The ever-charming George Clooney plays a maverick who makes his living travelling around the US firing unexpecting employees. Faced with the risk of being grounded to by a video conferencing desk, he takes a young go-getter on board to show her the ropes of corporate downsizing. He learns a little something himself instead and eventually has to face the drawbacks of his life choices. Dealing with themes of joblessness and loneliness, the humorous yet touching story is an enjoyable and thought-provoking watch. With sharp social commentary, indie wunderkind Jason Reitman tops his peers in this oh-so-trendy genre of warm-hearted drama comedies. V-MP

If we had to sum up gaming in 2009 in one word, that word would be ‘sequels’. Looking back at my reviews we notice that there were only three games that were not the latest instalment in a more-or-less long-running franchise. This is not necessarily a bad thing. These follow-ups tend to improve on their precursors as the developers take on board criticism from consumers and are able to use improved technology. Plus, it’s a lot cheaper to make a sequel than start a new game from scratch.

This neo-noir crime drama by temperamental German auteur Werner Herzog borrows the title of a classic 90s sleaze-fest, but that’s about it for the similarities. Herzog’s tale of a disintegrating lawman is set in beautifully shot post-Katrina New Orleans. With a loose-cannon cop, a prostitute love interest and botched drug deals, the story is hardly the height of originality. But luckily leading man Nicholas Cage is in top form. Known for his extensive collaboration with famed loony Klaus Kinski, Herzog is an old hand at coaxing riveting performances out of actors. Melancholy and manic in equal measure, Cage rampages through the city in ruins like a broken wind-up doll. PREMIERE 15 JAN.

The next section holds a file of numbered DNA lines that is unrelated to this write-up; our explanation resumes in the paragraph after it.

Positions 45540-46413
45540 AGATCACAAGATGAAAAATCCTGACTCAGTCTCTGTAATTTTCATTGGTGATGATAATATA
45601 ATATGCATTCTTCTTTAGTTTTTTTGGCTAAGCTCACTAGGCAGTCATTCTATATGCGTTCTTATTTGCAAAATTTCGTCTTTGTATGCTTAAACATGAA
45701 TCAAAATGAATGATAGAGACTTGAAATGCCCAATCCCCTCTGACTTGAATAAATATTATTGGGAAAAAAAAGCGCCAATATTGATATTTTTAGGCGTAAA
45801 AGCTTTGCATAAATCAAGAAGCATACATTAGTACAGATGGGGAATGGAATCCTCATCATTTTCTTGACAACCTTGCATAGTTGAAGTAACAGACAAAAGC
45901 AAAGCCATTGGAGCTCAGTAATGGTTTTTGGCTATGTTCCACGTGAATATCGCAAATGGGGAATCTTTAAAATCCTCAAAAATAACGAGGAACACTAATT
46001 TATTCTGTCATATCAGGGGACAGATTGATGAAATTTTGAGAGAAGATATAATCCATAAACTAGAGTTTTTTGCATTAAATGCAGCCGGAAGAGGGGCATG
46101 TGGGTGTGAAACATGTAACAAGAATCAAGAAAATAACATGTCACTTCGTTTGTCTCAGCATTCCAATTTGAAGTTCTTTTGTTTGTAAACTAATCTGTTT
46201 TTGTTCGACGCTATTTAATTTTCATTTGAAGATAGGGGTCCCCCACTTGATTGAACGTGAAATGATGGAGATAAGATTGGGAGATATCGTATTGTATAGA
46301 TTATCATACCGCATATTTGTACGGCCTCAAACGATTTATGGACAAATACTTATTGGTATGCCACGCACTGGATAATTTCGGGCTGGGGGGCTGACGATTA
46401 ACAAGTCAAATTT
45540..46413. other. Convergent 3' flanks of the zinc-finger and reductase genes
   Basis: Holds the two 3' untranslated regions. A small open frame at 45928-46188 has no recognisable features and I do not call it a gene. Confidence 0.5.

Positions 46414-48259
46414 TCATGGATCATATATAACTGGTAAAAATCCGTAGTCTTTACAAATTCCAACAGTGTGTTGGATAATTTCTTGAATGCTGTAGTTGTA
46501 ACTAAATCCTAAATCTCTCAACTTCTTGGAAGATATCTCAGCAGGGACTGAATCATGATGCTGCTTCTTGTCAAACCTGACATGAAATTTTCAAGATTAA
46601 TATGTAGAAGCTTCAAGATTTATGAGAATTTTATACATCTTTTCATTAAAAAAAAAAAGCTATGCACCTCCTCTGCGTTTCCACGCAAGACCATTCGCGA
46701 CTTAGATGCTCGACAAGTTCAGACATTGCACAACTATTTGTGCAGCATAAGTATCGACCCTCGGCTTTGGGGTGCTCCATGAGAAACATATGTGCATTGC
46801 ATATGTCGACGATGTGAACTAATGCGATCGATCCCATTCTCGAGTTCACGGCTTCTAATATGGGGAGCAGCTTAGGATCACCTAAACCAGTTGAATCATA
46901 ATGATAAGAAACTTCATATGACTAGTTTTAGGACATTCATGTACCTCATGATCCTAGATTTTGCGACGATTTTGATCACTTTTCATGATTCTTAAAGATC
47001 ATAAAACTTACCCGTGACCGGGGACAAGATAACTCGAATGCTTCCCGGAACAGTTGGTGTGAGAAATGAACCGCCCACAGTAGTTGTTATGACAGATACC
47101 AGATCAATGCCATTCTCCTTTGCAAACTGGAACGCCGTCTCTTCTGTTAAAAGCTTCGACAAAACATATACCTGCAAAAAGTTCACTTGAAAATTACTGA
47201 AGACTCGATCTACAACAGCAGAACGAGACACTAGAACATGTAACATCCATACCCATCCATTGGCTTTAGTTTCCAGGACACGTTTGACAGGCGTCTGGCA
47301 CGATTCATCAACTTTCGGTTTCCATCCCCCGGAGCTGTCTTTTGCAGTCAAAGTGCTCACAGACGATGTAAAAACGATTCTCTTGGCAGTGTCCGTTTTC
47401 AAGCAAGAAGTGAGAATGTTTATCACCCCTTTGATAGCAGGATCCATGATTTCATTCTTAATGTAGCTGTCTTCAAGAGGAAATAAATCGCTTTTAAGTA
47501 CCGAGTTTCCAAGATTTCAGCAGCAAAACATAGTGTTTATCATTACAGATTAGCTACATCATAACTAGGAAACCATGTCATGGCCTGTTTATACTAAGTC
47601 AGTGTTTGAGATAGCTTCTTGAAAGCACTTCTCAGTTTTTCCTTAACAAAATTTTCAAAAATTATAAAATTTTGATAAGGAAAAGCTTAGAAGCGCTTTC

Deals with the devil never really pan out, do they? When old Nick comes claiming his dues from old Dr Parnassus, the doc must enlist his travelling burlesque show for a race against time through a series of fantasy dreamscapes to get out of the mess. This film will no doubt be remembered for a posthumous performance by the late Heath Ledger, whose loss is made up by the trio of Hollywood hunks Johnny Depp, Jude Law and Colin Farrell. But this is also a return to form by crackpot director Terry Gilliam. The former Monty Python animator conjures up some stunning visuals, even if his sense of drama and human relationships once again proves somewhat less acute

In Victorian society, upholding a facade of moral purity was important. Behind closed doors any kind of depravity could be indulged in, but all that was kept firmly out of public sight. If they’d had TV back then, they would probably have banned The Moment of Truth, a Colombian format that is sweeping the world, and now Finland!

Each week a contestant walks into the studio and answers a series of embarrassing personal questions to win a cash prize. To call their bluff, a pre-show lie detector test is administered. What comes out is the ignominious true face of humanity. Thus the appeal of the show is easy to understand. Seeing the poor saps spill their guts on their darkest personal secrets makes people feel better about little digressions of their own, which they’d rather keep under the lid.